Trata-se de uma proposta de desenvolvimento dos estágios curriculares supervisionados das licenciaturas em Letras no âmbito do Ensino Remoto Emergencial-ERE da UFRR. As oficinas serão realizadas por alunos estagiários dos cursos de Letras (português, espanhol e inglês), sob orientação dos professores das disciplinas de Estágio Supervisionado.

O publico-alvo é especialmente alunos que desejam realizar o Exame Nacional do Ensino Médio, alunos que pretendem fazer o vestibular da UFRR, além de alunos que tenham interesse de fazer o ensino médio no Instituto Federal de Ciência e Tecnologia de Roraima. No entanto, todos os alunos do ensino fundamental e médio podem participar;

O período das inscrições das oficinas segue o seguinte cronograma:

Oficina de Leitura: “O cidadão de Papel: uma proposta de leitura crítica”. Incrições de 19/01 a 30/01.

Oficina de Lingua Portuguesa Ensino Fundamental: “Do povo para a sala de aula: estudando gêneros populares na aula de português”. Incrições de 18/01 a 01/02.

Oficina 1 de Espanhol: “El extraordinario mundo de los cuentos”. Incrições de 17/01 a 02/02.

Oficina 2 de Espanhol: “El universo de las historietas: los superheroes de hoy”. Incrições de 20/01 a 01/02.

Oficina 3 de Espanhol: “Cuentos de terror: desentrañando las narrativas de Quiroga”. Incrições de 21/01 a 18/02. Link: encurtador.com.br/mortC

Oficina 4 de Espanhol: “Biografia: personajes del mundo hispânico”. Incrições de 21/01 a 17/02. link:

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Oficina de Literatura – Ensino Medio: “A mulher preta eo pobre e no Vestibular da UFRR: um retrato brasileiro por meio da Literatura.” Incrições de 25/01 to 30/01.

Oficina de Conversação de Inglês. Incrições de 25/01 to 31/01.

Leitura e compreensão textual em língua inglesa para ENEM e vestibular. Incrições de 25/01 to 31/01.

Para se increver, basta acessar este link

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Covid-19 custou ao Estado português 7.74 mil milhões de euros só em 2021

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Covid-19 custou ao Estado português 7.74 mil milhões de euros só em 2021

A covid-19 custom ao Estado portugues 7.74 mil milhoes de euros só em 2021, divulgou esta quinta-feira a Direção-Geral do Orçamento (DGO), num dia em que Portugal estabeleceu um novo recorde diário de infeções.

“Até ao final de Dezembro, a execução das medidas adotadas no âmbito do combate e da prevenção da Covid-19, bem como as que têm por objetivo repor a normalidade, conduziu a uma redução da receita de 306.4 milhões de euros ea um aumento da despesa total em 7.437.3 milhões de euros”, lê-se na”Sintese da Execução Orçamentalda DGO.

Incluído na despesa estão os apoios as empresas e ao empregoque somaram 4.027.6 milhões de euros, sendo um quarto no âmbito no programa Apoiar e um pouco de mais de outro quarto no apoio aos transportes.

O apoio ao setor da Saude somou no ano passado 1,474.9 milhões de euros, sendo aqui incluído o investimento em recursos humanos, vacinas e testes.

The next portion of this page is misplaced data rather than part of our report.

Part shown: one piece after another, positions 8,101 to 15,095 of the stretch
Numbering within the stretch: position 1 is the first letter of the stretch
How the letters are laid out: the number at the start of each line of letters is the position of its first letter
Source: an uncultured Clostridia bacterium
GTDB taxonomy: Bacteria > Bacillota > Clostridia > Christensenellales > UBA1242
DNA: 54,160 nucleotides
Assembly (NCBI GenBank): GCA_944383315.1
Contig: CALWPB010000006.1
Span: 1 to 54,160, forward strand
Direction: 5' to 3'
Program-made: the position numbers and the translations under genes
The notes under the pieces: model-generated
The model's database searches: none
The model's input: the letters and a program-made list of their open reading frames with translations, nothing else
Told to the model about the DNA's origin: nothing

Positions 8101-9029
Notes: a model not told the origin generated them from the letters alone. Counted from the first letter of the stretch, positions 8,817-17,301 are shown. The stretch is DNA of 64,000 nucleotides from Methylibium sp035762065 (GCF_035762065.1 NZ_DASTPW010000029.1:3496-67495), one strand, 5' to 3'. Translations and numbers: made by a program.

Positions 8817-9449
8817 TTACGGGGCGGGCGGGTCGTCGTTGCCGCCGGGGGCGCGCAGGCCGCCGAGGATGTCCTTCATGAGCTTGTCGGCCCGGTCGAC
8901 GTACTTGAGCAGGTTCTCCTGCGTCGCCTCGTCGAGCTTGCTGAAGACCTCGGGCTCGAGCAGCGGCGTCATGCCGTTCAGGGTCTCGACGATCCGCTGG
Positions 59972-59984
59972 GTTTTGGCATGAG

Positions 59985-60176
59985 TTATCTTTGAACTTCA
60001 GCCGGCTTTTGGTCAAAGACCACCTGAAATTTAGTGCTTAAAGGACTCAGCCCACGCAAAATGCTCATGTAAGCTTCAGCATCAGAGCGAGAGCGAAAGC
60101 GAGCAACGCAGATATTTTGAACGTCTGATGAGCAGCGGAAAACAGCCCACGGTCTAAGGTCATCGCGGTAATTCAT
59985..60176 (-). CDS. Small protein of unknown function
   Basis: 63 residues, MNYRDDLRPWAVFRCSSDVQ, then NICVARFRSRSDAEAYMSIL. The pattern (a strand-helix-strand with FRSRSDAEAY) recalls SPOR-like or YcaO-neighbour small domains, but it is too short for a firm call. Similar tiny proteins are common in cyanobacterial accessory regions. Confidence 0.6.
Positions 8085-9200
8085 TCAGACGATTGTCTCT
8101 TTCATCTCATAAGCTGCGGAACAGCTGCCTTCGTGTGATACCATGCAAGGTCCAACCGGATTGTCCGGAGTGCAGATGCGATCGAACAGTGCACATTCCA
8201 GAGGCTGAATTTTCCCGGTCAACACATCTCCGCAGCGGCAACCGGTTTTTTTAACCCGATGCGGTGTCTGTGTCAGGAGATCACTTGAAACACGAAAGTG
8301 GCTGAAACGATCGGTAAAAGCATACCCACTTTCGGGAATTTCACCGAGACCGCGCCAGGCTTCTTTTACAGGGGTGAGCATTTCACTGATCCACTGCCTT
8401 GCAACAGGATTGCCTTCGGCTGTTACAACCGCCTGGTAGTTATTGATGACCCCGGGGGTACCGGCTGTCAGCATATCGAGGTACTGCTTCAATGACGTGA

Quanto ao boletim epidemiologico da Direção-Geral de Saude (DGS), foram diagnosticadas 65.706 novas infeções de quarta para quinta-feira, um novo recorde diário no país, e há ainda a lamentar mais 41 mortes com Covid-19.

Em termos hospitalares, registou-se uma queda de 64 “doentes covid” internadoshavendo agora um máximo de 2249 camas ocupadas, incluindo 147 nos cuidados intensivos (menos sete do que na quarta-feira).

Em termos de vacinas contra a Covid-19, está já aberto o autoagendamento da dose de reforço para maiores de 18 anos. O pedido pod ser feito online pelo portal do Serviço Nacional de Saúde.

O reforço pode ser feito por “utentes com idade igual ou superior a 18 anos, que tenham completado o esquema primário há cincom meses e não tenham tido infeção há menos de cincom meses”, explicam os Serviços Partilhados do Ministério da Saúde (SPMS).

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Pela Europa

O governo britânico pretende aliviar as restrições anticovid em Inglaterra eo fim do uso obrigatorio das máscaras é uma das medidas já em vigor.

Para o ministro da Saude britânico, Sajid Javidmanter a proteção facial contra a Covid-19 é agora “um questão de decisão pessoal“, mas ainda assim alguns operadores de transportes públicos ingleses mantém o pedido de uso de máscaras nos respetivos serviços.

Na Dinamarca, todas as restrições vão ser levantadas a partir de 1 de fevereiro. Entre os dinamarqueses, existe um misto de medo e alívio. Até porque este foi o país onde a variante Ómicron começou por ser mais agressiva na Europa e ainda há muitas pessoas infetadas.

Em Franca, a dois meses das eleições presidenciais, voltaram as manifestações sindicais pelos aumentos salariais, num contexto ainda muito marcado pela Covid-19. Em especial nas escolas, com muitas salas fechadas devido a professores infetados.

De acordo com o balanço desta quarta-feira, foram diagnosticadas em 24 horas mais 392 mil novas infeções e registados mais 268 mortos em ambiente hospitalar, o que elevou a tragédia de Covid-19 em França para mais de 130 mil mortos em quase dois anos de presença do vírus no país.